Correcting formatting flaws in EFL academic writing: A case study

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Richard White & Mike Guest, University of Miyazaki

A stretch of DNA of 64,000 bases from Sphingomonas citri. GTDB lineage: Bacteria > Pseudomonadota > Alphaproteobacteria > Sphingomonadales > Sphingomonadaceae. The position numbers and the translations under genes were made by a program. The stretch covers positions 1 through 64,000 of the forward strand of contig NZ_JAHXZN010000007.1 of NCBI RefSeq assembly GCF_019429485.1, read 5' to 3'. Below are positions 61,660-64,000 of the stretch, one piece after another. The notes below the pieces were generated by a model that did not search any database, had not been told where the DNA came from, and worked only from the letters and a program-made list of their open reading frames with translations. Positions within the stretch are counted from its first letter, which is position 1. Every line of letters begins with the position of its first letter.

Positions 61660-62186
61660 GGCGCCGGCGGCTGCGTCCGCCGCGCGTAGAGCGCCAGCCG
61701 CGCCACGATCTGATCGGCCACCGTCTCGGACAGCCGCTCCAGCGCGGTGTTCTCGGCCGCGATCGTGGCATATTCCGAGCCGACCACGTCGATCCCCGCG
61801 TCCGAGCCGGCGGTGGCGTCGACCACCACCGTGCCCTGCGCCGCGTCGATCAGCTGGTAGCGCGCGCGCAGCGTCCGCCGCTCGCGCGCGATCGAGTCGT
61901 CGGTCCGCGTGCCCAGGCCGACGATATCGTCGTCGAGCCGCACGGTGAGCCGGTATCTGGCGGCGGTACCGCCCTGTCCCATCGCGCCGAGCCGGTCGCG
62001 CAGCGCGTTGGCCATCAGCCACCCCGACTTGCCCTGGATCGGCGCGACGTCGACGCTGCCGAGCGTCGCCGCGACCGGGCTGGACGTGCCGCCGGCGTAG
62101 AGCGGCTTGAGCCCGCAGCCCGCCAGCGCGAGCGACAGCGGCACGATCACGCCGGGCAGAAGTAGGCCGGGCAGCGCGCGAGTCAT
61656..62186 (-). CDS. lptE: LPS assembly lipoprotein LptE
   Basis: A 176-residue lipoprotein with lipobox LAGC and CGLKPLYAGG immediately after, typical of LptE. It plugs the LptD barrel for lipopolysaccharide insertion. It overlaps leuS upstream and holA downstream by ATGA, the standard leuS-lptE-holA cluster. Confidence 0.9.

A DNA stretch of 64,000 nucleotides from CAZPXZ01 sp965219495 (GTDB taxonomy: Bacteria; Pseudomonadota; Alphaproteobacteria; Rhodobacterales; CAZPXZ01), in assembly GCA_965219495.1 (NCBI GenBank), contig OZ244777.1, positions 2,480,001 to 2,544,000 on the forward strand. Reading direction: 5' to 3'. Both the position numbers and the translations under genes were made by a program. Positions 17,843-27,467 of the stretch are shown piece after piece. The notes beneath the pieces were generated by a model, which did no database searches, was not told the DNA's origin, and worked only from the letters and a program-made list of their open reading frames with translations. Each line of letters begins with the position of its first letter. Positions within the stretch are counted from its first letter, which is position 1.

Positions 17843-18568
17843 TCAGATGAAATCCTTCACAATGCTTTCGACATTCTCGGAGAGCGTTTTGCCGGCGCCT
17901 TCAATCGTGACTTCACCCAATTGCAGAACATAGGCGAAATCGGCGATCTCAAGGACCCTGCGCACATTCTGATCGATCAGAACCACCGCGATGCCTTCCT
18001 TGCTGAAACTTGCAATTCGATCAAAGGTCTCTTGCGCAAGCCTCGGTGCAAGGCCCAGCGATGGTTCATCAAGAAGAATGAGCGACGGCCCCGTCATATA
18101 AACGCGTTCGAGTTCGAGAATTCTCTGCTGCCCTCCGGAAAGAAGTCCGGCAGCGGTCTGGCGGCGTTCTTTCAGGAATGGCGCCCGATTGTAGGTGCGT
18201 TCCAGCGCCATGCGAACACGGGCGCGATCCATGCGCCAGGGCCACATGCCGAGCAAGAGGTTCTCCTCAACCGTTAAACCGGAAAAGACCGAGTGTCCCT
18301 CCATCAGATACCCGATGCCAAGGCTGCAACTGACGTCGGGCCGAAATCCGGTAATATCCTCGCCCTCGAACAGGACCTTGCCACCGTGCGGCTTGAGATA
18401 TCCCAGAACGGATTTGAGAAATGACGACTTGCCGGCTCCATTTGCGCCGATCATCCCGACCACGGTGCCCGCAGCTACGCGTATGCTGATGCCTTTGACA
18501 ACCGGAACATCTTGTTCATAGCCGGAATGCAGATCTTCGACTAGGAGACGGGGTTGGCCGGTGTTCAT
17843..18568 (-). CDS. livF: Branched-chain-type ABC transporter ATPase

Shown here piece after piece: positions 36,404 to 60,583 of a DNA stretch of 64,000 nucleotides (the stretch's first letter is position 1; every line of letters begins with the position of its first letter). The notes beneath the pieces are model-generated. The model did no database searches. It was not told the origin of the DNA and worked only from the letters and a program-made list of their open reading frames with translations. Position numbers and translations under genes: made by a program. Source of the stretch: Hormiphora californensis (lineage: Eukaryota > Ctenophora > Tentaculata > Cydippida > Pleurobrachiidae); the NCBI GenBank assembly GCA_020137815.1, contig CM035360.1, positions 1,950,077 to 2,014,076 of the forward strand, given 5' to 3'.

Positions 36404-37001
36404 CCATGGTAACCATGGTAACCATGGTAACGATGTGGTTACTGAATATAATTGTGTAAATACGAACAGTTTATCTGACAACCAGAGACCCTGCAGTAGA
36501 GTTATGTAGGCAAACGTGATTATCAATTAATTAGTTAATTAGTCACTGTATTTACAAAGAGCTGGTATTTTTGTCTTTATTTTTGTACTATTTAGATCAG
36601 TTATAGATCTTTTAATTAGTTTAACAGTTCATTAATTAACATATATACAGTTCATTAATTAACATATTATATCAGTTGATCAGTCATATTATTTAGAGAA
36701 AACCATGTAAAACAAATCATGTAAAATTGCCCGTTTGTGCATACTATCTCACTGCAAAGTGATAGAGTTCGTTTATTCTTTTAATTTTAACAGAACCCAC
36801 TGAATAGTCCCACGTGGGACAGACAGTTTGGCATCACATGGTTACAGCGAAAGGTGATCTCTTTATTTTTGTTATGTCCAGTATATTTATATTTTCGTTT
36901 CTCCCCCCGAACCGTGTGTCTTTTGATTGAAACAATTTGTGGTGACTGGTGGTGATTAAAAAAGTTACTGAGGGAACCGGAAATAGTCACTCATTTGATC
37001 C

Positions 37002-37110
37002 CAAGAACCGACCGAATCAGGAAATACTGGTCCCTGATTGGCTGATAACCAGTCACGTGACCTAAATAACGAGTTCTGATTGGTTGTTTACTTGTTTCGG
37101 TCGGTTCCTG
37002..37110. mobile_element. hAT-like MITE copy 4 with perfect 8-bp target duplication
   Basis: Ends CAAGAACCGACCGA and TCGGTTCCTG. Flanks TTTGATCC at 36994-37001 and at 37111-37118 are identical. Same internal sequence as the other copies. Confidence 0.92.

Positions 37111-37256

While many university students show aptitude with regard to content and structure in academic writing in EFL classes, they often do not have a good grasp of basic formatting conventions for academic English. An introductory course in academic-level process writing for second-year medical students at the University of Miyazaki presented a clear example of this problem. Students displayed an ability to organize their thoughts and form a coherent thesis, but their physical products were so poorly formatted that they often posed a challenge to the reader. Subsequent research conducted by the teachers revealed that most students had never received any sort of instruction regarding the formatting of academic papers in English. It was also revealed that most students had no experience using common word-processing software (e.g., MS Word) for any sort of writing in English. In this short essay, we will discuss the problem in more detail, how the situation was resolved, and offer samples of the teaching materials that were used to address and resolve the problem.


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